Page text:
What are the standard approaches to calculating how dissociation constants for acids and bases, $\mathrm{p}K_\mathrm{a}$ and $\mathrm{p}K_\mathrm{b}$, change as the ionic product of water, $\mathrm{p}K_\mathrm{w}$, changes?

  • 2
    $\begingroup$ They primarily change with temperature, but they still follow pKa + pKb = pKw $\endgroup$ – Poutnik Jun 28 '20 at 20:06
  • $\begingroup$ Is the change generally "linear", if pKw decreases, do pKa and pKb both decrease proportionally (pKa + pKb = pKw)? $\endgroup$ – Asker123 Jun 28 '20 at 20:20
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    $\begingroup$ @Asker123: Show first what you think in details. $\endgroup$ – Mathew Mahindaratne Jun 28 '20 at 20:21
  • $\begingroup$ I don't really know how you'd think anyone could show more what they think than "if the equation is pKa + pKb = pKw, will both acid and conjugate base disassociation constant generally change "linearly"" $\endgroup$ – Asker123 Jun 28 '20 at 20:47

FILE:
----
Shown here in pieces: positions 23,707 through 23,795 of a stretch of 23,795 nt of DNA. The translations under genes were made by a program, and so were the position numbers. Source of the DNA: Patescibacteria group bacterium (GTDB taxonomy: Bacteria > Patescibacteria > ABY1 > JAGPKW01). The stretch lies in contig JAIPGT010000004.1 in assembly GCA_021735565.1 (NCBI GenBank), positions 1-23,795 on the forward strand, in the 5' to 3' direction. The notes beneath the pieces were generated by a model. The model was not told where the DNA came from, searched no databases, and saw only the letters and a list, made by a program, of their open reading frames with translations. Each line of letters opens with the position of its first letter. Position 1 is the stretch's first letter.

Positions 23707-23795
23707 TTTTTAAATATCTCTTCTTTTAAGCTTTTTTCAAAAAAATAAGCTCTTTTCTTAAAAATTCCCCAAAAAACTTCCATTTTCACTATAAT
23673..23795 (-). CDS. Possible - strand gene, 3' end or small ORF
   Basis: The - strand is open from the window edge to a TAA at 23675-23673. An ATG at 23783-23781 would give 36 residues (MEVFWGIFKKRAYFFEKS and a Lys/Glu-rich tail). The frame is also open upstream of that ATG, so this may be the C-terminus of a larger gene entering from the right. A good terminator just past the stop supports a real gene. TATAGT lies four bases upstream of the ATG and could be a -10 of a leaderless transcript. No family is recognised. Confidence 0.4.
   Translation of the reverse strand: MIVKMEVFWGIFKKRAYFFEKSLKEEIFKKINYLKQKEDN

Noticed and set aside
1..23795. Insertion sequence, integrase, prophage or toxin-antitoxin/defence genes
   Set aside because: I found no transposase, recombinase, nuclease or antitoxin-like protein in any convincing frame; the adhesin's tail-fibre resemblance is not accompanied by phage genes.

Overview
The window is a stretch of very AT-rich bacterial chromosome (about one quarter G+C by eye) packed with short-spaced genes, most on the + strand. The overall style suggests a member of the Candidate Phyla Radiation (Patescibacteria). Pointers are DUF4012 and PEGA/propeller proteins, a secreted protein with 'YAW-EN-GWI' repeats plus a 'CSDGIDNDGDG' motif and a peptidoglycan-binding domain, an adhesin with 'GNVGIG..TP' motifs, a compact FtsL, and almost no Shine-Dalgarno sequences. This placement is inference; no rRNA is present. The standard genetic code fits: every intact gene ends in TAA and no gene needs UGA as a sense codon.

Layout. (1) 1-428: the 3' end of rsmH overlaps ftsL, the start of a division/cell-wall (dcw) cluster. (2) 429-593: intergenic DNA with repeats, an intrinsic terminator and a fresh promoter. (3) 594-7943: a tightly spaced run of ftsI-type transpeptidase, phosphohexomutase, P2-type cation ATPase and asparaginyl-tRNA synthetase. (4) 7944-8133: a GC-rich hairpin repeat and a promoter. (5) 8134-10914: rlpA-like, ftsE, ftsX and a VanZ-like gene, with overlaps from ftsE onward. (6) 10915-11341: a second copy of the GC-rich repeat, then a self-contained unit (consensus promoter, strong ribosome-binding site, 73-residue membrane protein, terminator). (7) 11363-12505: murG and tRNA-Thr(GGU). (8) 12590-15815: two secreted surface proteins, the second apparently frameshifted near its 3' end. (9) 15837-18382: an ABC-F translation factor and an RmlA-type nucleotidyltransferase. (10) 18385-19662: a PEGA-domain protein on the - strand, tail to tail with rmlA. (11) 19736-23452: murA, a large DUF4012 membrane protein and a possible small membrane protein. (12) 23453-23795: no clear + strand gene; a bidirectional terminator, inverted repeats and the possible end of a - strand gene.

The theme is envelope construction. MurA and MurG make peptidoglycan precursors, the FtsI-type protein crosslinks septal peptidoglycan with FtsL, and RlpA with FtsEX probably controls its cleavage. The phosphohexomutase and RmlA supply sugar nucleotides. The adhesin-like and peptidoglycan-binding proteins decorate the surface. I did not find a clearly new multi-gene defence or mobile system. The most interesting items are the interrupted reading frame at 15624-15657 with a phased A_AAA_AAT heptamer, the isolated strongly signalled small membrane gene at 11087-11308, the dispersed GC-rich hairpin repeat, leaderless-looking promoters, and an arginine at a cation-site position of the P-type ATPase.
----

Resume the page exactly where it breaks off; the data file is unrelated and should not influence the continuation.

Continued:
The equation

$$\mathrm{p}K_\mathrm{a} + \mathrm{p}K_\mathrm{b} = \mathrm{p}K_\mathrm{w}\tag{1}$$

has two degrees of freedom, so two values are independent on each other and the third one depends on the other two.

Reaction equilibrium constant $K_\mathrm{a}$ for

$$\ce{HA + H2O <=> H3O+ + A-}\tag{R1}$$

is chemically independent on $K_\mathrm{w}$ for reaction

$$\ce{2 H2O <=> H3O+ + OH-}\tag{R2}$$

OTOH, the equilibrium constant $K_\mathrm{b}$ for the conjugate base is derived from the above two.

$$K_\mathrm{a} = \frac{[\ce{H+}][\ce{A-}]}{[\ce{HA}]} = \frac{K_\mathrm{w}[\ce{A-}]}{[\ce{HA}][\ce{OH-}]} = \frac{K_\mathrm{w}}{K_\mathrm{b}}\tag{2}$$

$$\mathrm{p}K_\mathrm{a} + \mathrm{p}K_\mathrm{b} = \mathrm{p}K_\mathrm{w}$$

Another thing is that both $\mathrm{p}K_\mathrm{a}$ and $\mathrm{p}K_\mathrm{w}$ depend on temperature. It is not dependence

$$\Delta T \to \Delta \mathrm{p}K_\mathrm{w} \to \Delta \mathrm{p}K_\mathrm{a},\tag{3}$$


$$ \begin{cases}\tag{4} \Delta T \to \Delta \mathrm{p}K_\mathrm{w} \\ \Delta T \to \Delta \mathrm{p}K_\mathrm{a} \end{cases} $$

For the temperature dependence of equilibrium constants, there is van 't Hoff equation, which calculates the constant value changes from the reaction enthalpy:

$$\ln \frac{K_2}{K_1} = \frac{-\Delta H^\circ}{R} \left( \frac{1}{T_2} - \frac{1}{T_1} \right),$$

from which:

$$K_2 = K_1 \cdot \exp{\left( \frac{-\Delta H^\circ}{R} \left( \frac{1}{T_2} - \frac{1}{T_1} \right)\right)}\tag{5}$$


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